Peach diseases: what they are and how to avoid them

Peach diseases: what they are and how to avoid them

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Even if the peach tree is certainly not the easiest tree to grow, your efforts will certainly pay off: making a peach in your garden means being able to have natural and tasty peaches available, and therefore avoid having to fill them up at the supermarket.

In short, many sacrifices, but the rewards are so great that they will tickle you more than a few gardener's fantasies!

Either way, be careful and never forget that the care of peach it requires a certain awareness, in order to avoid making the peach tree fall prey to some of the common diseases of the plant.

It is especially important to learn the common symptoms of peach tree disease in order to be able to make a qualitative leap in the management of this tree and avoid any problems in the future, bearing in mind that the diseases of the peach tree and in particular the fungi that could attack the plant are common problems that can affect almost all parts of the tree.

So, if your tree seems to be sick or if your fruit doesn't look right, read on. We will see together which are the common diseases of the peach tree and what can you do!

Read also: Astralian or Quandong Fishing

Bacterial attack

A bacterial attack the weight affects both the fruits and the leaves. Bacteria generally produce purple-red spots with white centers on the surface of the leaves, which can fall off, leaving a perforated appearance in the leaf itself.

Bacterial blotch on the fruit begins with small dark spots on the peel, which gradually spread and sink deeper and deeper into the pulp. Fortunately, damage to the fruit can be eliminated and the fruit can be eaten, even if it is not good enough for the market, considering that buyers want products that are aesthetically pristine, or nearly so.


The rot caused by the fungi is probably there more serious disease than peach fruits. Fungi can in fact destroy the flowers and buds, starting from the moment of flowering.

This disease is usually recognized because of the small and rubbery bumps that appear on infected tissues, and which can spread to healthy fruit. Infected fruits develop a small brown spot that will expand and eventually cover the entire fruit. The fruit will therefore tend to wither and dry out, or "mummify" on the tree.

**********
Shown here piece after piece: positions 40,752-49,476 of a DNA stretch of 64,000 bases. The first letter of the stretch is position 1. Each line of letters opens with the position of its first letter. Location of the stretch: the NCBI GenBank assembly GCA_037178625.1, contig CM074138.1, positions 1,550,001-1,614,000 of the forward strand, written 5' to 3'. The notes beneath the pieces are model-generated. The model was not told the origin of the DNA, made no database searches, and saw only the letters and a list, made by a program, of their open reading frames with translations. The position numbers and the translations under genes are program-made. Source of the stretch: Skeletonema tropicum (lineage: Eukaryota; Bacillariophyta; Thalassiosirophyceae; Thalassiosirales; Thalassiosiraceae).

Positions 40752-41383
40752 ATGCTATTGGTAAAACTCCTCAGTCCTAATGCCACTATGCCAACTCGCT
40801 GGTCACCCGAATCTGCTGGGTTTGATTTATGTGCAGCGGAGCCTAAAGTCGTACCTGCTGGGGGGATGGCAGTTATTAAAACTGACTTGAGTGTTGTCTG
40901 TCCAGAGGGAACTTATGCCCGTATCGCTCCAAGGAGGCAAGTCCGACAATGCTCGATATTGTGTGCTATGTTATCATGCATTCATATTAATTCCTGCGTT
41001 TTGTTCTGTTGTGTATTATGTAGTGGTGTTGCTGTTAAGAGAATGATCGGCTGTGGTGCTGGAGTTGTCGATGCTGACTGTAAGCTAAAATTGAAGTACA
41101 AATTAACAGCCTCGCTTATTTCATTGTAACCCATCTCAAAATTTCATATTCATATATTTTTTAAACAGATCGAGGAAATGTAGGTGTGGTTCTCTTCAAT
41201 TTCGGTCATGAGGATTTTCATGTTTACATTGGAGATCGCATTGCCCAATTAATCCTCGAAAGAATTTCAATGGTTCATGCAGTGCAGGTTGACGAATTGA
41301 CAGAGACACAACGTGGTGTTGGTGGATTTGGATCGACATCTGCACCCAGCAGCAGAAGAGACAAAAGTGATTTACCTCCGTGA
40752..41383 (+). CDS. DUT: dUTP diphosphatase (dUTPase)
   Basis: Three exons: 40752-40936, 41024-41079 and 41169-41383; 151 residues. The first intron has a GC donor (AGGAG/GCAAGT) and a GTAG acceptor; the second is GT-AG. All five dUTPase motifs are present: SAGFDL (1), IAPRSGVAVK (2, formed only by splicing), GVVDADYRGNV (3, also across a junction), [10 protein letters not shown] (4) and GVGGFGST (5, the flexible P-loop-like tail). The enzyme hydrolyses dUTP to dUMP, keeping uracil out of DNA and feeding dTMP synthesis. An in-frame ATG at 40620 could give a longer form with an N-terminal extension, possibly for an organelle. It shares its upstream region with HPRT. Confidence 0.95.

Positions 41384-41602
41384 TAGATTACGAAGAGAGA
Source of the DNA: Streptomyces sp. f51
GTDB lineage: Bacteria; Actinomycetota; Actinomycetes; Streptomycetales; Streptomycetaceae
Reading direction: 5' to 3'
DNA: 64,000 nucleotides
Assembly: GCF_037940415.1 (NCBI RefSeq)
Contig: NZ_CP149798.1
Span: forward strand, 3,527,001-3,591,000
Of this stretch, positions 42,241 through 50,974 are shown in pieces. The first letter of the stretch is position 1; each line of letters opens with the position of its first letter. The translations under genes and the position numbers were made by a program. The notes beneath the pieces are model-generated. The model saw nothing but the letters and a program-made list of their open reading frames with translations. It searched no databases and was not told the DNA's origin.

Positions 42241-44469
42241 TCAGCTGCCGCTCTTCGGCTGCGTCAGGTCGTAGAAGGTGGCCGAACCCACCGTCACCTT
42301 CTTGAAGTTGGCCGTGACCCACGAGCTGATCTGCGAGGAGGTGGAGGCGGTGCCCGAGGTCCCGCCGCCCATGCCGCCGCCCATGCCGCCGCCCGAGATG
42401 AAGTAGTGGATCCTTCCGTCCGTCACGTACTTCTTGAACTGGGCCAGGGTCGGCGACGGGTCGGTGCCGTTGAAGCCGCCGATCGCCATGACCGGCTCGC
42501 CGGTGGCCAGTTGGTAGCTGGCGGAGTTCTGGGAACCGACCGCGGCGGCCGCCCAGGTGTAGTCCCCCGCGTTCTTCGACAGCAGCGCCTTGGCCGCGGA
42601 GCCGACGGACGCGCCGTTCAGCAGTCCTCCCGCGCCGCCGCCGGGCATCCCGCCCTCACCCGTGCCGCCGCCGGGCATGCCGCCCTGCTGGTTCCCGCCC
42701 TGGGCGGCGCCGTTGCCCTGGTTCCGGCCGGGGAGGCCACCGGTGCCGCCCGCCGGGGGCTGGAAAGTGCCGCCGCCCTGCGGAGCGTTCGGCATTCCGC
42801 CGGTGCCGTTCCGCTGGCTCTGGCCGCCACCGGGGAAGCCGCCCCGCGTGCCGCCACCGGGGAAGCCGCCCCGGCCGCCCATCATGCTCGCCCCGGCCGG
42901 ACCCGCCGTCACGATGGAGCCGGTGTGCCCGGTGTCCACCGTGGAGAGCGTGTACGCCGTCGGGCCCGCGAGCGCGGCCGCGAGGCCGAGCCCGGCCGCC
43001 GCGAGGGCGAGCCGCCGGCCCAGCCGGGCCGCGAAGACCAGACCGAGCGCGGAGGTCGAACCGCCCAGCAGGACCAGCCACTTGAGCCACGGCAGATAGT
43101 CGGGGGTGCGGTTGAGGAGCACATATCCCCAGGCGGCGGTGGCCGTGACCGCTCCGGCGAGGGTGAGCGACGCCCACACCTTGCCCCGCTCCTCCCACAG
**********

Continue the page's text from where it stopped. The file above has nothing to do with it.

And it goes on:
Unfortunately, there is little that can be done for damaged fruits: you will therefore need to remove all the affected parts in order to break the life cycle of the fungus on the plant.

Curling of the leaves

L'curl of leaves of peach generally appears in spring and is recognized by the presence of thick or distorted leaves, with red - purple spots that begin to develop in place of normal healthy leaves. Eventually, the leaves affected by the curl will fall, but not before seeing a carpet of gray spores on them, which end up weakening the tree itself.

However, once this first cycle of leaves has fallen, you will probably still be able to allow for regular development of the season. To counter it, simply apply a copper fungicide to the whole tree every winter, in order to prevent future problems, or other ad hoc products, which you can easily find on the market.

Cracks on the fruit

The cracks on the peach, like the bacterial spot, it is for the most part just a cosmetic problem. Small dark spots and cracks appear on the surface of the fruit, but they can be so numerous that they end up spreading along with other machines, Shoots and twigs can develop oval lesions with brown centers and raised purple margins. It is important to increase air circulation in the tree canopy by pruning it, if necessary with severe pruning. After the petals fall, you can spray everything with a protective fungicide, such as those based on sulfur. Treat the tree with spray five times, at intervals of 7 - 14 days after the petals fall.

We hope that these brief tips may have been useful for you to gain some more knowledge about fishing and its diseases. To find out more and to be able to take the appropriate measures, we can only advise you to talk to an expert gardener who can study with you, tree by tree, how to intervene!

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